Pro-tip: You can do two things to make measuring your wax easier. One idea is to take a scale, zero it out, and keep this on as you pour your wax and measure it. The other is to mark inside your pouring pitcher to show how much wax is a pound, for instance, which can save you time.
Step 3. Clean Out Your Melter
It is pretty simple once you need to clean out your wax melter. Just pour out all the wax and use a paper towel to wipe any residue. A good wax melter will have a coating, making it easy to clean. Now your wax melter is ready for whatever candle you plan on making next!
Pro-tip: If you aren’t changing waxes or scents, you can just let your wax resolidify right in the pot. Once you’re ready to make candles again, you can heat them again. Just use the lid to keep lint and debris out of your wax.
Notes about Use:
- Wax Pouring temperature: The wax is more likely to solidify and block the spout if you pour it at a lower temperature. Before clogging problems occur, please test the lowest temperature you can pour your wax at.
- Spout Tip Removing: If you find that the tip is clogged up with event wax, it is best to turn it counterclockwise. Some people sometimes prefer this option.
You can use any container or mold you like to make your candles. Feel free to get creative! Just make sure you can fill them quickly. You will need plenty of room under your spigot if you use a tall jar, and I like recycling old containers for candles.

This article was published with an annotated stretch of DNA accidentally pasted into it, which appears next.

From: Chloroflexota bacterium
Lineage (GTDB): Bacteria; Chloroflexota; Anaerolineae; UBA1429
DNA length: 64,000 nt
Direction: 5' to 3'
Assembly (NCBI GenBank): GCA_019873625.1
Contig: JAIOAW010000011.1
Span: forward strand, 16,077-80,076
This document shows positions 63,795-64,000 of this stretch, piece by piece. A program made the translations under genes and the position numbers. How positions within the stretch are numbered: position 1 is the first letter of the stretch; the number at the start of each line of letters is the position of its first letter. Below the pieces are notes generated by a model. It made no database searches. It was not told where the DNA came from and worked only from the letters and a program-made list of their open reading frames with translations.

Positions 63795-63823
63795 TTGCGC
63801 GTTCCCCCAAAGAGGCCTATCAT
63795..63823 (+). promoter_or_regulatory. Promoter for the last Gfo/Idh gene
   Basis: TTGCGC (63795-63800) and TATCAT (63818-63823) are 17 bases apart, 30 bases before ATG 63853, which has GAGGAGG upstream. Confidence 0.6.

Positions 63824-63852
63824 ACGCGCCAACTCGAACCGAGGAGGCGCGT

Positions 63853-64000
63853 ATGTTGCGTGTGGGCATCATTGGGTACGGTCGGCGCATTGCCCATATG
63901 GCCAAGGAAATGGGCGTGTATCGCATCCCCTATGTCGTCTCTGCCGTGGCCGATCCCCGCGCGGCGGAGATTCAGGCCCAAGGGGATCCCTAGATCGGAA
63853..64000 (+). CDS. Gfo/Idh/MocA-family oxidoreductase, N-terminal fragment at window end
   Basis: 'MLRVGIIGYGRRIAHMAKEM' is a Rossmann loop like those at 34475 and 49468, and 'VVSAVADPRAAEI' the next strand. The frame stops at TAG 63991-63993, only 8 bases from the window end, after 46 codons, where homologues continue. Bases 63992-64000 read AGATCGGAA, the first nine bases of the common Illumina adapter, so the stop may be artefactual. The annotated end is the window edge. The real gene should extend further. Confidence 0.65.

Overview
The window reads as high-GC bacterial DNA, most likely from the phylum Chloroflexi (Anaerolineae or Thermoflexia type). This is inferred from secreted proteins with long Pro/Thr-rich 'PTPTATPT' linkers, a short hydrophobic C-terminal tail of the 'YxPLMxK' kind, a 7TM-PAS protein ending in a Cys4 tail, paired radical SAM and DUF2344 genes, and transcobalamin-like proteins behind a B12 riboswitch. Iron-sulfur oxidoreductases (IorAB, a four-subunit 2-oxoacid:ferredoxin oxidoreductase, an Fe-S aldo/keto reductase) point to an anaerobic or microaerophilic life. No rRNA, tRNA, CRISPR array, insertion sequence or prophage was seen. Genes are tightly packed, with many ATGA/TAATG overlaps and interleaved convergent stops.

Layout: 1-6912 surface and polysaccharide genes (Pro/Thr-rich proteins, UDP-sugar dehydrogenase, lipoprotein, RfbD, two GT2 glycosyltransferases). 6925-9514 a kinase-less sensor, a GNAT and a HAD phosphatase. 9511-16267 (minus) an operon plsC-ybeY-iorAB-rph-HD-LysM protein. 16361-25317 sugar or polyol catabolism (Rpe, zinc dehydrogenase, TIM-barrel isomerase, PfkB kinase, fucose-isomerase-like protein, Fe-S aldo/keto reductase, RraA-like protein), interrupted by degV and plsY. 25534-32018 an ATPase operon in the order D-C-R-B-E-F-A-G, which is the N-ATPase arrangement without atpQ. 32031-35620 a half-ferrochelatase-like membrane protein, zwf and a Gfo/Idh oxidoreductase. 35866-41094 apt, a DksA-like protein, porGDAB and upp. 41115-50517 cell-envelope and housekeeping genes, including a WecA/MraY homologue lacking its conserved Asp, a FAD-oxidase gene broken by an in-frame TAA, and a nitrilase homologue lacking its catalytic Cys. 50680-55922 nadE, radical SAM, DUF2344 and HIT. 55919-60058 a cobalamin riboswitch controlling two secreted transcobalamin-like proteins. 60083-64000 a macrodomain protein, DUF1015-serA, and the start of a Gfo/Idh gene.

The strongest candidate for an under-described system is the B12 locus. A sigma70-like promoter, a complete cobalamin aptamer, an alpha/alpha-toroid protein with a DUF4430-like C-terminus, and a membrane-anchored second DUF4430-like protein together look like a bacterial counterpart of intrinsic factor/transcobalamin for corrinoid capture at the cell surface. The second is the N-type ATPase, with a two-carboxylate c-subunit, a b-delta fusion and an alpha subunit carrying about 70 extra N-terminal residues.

Wicks should be picked based on your wax and container. I sometimes use handmade wicks, so feel free to use them. They can be a great way to save money.
Wick stickers are for sticking down your wick tab. You can use stickers meant for this or superglue, hot glue, or even a bit of melted wax. You want your wick to stay centered as your pour in your wax.
Fragrance oil is your best bet for scenting candles. Essential oils can technically be used, but you won’t get as good of a result with them.
Also, be sure you use coloring meant for candles. Some people claim you can use food coloring for candles, but it likely won’t mix with your wax and may be hazardous.
How to Clean a Wax Melter?
- Do not immerse yourself in water.
- Turn off the power supply and unplug it.
- Before cleaning the wax melter or contents, wait until they cool down.
- If hot wax remains in the melter, don’t pour water into it. This is dangerous.
- Get rid of any excess wax.
- Use a soft cloth containing rubbing alcohol to remove any residue.
- Avoid using steel wool or coarse scouring pads, as they can cause damage to the surface.
Wax melters are pretty easy to clean than a typical pouring pot. All you need to do is make sure your wax is warm and wipe the liquid wax out with a paper towel. You can clean up any residue left when your pot cools with a paper towel and some rubbing alcohol.
As for the spigot, use boiling soapy water and let it run through the open valve. You should be able to take apart the valve, so you can use a rolled-up paper towel with more rubbing alcohol to help clean everything out.
Remember, you need to clean up thoroughly when you plan to change colors or scents, so you don’t end up with any contamination in your next batch of wax. Most melters do have a coating to make cleaning them out easier. Read more here: makesy.com
You can clean the exterior of the melter with a damp cloth.
I hope you found this tutorial helpful. If you did, be sure to share it with your friends! Also, if you have any thoughts or helpful tips, be sure to leave a comment!
Carole Brooks has been making candles for many years. She loves to create candles of all different types and for all different purposes. Here she shares her experience and knowledge. Carole is a graduate of Texas A&M University.